What's Failing: Google Print or Print in General?

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Maybe both. BusinessWeek has an article stating that Google's attempt to leverage its network of advertisers to break into offline print advertising has been a disappointing failure thus far.

Google's struggle to transfer its online success to magazines doesn't necessarily bode well for the publishing industry. Hundreds of publications have contacted Google about the program, with the hopes that the online giant can extend their reach to Google's army of smaller marketers who otherwise would not consider magazine ads. But the weak performance may indicate that the true value of a page of print lags its list price -- at least in the eyes of Google's advertisers, who are used to high-return search engine campaigns.

Even Longo, winner of the bargain-basement ad space in Martha Stewart Living, is somewhat skeptical. "If at these rates it doesn't work," says Longo, "it never will."

Can Google succeed in advertising markets where ROI is not trackable? And does it make a difference over the long run, as increasing prevalence of digitization makes ROI tracking more and more feasible across markets?

via TechDirt

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From the article: CoffeeCup

From the article:

CoffeeCup Software, which makes tools for creating Web sites, wound up paying just $4,000 for each of three half-page ads in Martha Stewart Living. It was a long shot: The magazine's rate card pegs the price of a half-page ad at more than $59,000.

and

Carl D. Haugen, president of BluePenguin Software, spent $3,000 on an ad through Google, which ran in the November issue of Budget Living magazine. Haugen offered a 20% discount on its antispyware software to Budget Living readers, so he could better track the ad's performance. Over one month later, the ad had only generated $181.37 in sales, says Haugen.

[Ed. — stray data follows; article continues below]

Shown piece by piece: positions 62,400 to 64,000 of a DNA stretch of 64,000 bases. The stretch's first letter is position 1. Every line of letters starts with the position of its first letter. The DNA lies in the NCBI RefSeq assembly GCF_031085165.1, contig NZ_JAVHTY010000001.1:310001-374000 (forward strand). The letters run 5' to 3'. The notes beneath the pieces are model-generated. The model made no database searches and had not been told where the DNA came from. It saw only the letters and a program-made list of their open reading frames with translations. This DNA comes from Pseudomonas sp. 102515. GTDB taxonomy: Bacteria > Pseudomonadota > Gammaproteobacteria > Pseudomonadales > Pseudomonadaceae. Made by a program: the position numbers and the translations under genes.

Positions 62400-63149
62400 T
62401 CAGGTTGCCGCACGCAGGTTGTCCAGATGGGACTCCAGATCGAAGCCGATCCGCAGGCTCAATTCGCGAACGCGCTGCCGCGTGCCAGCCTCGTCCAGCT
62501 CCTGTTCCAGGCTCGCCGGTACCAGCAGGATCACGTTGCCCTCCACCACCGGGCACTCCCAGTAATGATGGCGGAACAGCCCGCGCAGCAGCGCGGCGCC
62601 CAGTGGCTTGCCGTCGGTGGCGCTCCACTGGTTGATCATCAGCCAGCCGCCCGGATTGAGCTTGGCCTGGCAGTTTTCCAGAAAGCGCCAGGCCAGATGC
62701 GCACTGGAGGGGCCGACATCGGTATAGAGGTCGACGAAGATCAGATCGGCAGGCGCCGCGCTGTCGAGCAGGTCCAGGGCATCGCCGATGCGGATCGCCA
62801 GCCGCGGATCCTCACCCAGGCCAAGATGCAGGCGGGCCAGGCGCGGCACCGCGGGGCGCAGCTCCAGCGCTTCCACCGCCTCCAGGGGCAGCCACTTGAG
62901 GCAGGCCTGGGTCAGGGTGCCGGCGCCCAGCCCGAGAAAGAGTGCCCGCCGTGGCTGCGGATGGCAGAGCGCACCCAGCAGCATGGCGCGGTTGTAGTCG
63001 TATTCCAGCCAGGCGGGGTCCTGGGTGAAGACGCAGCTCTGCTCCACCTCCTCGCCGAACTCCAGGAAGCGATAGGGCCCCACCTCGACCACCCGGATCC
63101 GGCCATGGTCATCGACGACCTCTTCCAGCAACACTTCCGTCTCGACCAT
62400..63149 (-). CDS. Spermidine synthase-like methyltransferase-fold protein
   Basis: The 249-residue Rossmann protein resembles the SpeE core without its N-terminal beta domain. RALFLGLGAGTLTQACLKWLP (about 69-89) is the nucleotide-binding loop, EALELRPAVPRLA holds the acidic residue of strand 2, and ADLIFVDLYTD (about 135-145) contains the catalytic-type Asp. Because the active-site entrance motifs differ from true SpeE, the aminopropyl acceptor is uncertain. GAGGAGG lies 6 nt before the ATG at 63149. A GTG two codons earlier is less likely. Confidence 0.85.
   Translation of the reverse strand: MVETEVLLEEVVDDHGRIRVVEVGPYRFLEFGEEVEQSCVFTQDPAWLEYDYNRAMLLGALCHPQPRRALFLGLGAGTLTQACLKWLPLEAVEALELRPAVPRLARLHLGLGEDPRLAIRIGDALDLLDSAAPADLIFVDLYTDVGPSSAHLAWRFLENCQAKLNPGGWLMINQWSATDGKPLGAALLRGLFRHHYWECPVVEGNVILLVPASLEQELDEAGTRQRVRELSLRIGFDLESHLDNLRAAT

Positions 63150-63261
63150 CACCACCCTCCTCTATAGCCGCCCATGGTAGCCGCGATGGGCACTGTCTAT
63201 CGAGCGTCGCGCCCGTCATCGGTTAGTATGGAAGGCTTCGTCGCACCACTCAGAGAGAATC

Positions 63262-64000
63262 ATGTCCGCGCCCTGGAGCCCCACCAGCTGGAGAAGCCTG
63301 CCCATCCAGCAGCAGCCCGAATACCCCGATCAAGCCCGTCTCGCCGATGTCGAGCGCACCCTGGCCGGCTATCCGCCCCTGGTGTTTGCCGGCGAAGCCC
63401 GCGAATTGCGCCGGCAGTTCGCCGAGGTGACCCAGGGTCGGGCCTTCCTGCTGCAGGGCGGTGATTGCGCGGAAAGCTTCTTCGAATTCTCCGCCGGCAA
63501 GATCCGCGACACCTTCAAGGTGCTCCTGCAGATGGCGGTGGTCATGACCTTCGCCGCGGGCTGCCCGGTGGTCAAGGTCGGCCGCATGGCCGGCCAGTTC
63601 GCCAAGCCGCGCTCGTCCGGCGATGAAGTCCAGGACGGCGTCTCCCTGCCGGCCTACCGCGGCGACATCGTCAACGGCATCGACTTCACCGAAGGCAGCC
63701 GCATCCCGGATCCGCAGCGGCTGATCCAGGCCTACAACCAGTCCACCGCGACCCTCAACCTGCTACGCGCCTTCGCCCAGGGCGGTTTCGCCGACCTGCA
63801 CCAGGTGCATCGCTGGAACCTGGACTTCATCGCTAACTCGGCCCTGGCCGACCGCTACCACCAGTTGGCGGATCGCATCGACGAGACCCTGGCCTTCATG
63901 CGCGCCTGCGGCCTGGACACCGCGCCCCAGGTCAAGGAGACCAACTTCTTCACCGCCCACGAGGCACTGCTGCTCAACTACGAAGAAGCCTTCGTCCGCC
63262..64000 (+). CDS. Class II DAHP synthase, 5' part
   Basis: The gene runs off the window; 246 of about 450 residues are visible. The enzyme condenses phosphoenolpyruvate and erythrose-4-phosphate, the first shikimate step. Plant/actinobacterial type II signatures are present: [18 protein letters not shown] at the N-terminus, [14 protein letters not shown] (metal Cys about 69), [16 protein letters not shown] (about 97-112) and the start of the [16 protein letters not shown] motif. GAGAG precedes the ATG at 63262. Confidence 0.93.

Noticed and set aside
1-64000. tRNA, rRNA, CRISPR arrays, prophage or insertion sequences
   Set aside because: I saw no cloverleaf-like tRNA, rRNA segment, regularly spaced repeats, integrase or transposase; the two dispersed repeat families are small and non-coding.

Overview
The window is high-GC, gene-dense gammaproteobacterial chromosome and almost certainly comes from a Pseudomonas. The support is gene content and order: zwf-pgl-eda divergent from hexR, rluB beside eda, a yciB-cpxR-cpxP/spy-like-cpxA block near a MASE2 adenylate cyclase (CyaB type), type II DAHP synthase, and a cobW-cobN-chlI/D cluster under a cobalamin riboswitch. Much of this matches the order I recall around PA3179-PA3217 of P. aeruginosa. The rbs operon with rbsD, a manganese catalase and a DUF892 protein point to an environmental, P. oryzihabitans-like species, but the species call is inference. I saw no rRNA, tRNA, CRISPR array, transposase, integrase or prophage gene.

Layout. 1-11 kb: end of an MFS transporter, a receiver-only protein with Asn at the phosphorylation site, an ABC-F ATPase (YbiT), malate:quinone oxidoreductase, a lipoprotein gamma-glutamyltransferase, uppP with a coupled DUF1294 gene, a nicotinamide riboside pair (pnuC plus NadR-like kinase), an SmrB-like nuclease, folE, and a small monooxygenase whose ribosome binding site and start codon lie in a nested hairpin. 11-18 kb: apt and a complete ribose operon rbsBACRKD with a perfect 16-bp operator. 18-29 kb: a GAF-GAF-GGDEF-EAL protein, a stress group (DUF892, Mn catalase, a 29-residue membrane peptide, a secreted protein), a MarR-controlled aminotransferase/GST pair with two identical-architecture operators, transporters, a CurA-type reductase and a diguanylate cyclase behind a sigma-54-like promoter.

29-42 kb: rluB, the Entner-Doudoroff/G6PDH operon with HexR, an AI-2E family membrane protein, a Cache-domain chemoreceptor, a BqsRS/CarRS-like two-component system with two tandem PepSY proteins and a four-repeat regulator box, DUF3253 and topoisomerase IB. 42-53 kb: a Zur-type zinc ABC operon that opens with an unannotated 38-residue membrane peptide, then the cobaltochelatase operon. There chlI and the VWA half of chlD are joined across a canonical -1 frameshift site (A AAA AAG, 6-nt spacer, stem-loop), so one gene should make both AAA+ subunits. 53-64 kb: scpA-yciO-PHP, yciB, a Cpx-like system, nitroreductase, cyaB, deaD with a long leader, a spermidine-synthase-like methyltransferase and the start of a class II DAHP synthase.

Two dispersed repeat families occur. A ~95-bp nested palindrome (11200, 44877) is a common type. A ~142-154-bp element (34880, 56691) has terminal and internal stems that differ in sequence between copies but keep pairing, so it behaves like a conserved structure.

Given that ROI imagine what it would have been if he paid for a $40,000 ad or something closer to regular price.

Budget Living?

Not trying to be contrary, but how smart is it to place an ad in a magazine designed for people who do everything possible to not spend money?

Active/Passive

I think it's an active/passive thing. AdWords succeeds in large part because I'm actively looking for something, and I recognize that the advertising might be as relevant (or more) than the unpaid listings.

Magazine reading is, for the most part, a passive activity -- something I do while leisurely sitting on the couch, or poolside. And typically I'm paging past the ads to read the articles.

Totally different environment, and maybe a bit foolish of Google to think the same principles that work in web advertising would work in print.

First Time?

I wonder if this was a first venture into print for BluePenguin Software.

Couple quick points;

1) No one pays published rates for advertising in magazines. If they do, they're a sucker.

2) Sales one month after the publication went out does not equal roi. A true ROI calculation takes into considertion things like LTV. Even with "typical" direct mail (which has similiar delivery times when compared to publications) DM pros aren't calling a campaign a winner/loser for 3 + months.